Why Trying To Manipulate Employee Motivation Always Backfires

CEOs have two levers they pull on a regular basis to influence their organizations. The first lever adds to, or takes away from, strategic intentions. The second one controls the hiring of key talent to ensure that the right people are in the right seats.

Levers work well for many of the factors that impact business success; but one area—employee engagement—resists "leveraging." Even after a decade of trying, organizations as a whole have made little progress on improving employee engagement. Disengagement still stands at about 70 percent, the same as when Gallup first started publishing data on the topic in the late '90s.

Why the struggle with improving this particular area? In short, it’s because you can’t control motivation. While traditional carrot-and-stick levers can influence behavior in the short term, they do not create the intentions to apply discretionary effort and work collaboratively that are required in today’s more sophisticated work environments.

It’s time for a change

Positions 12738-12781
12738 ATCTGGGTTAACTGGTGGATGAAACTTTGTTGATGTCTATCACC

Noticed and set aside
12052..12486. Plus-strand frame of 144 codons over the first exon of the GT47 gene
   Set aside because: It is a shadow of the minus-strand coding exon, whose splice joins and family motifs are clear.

The research is clear, and has been known in social science circles for decades: Carrot-and-stick thinking is, at its core, a control method—and people always resist being controlled. Even if they don't openly resist, people resent being coerced into certain behaviors.

People have their own beliefs and attitudes about their work environment. They make decisions about what is in their best interests based on individual perceptions of what is adding to—or taking away from—their sense of well-being. Building on the pioneering work of Edward Deci and Richard Ryan at the University of Rochester, our recent research into motivation and employee work passion is finding that perceptions of autonomy, relatedness, and competence are the factors that lead to positive employee intentions to stay with organizations, apply discretionary effort, and be good corporate citizens.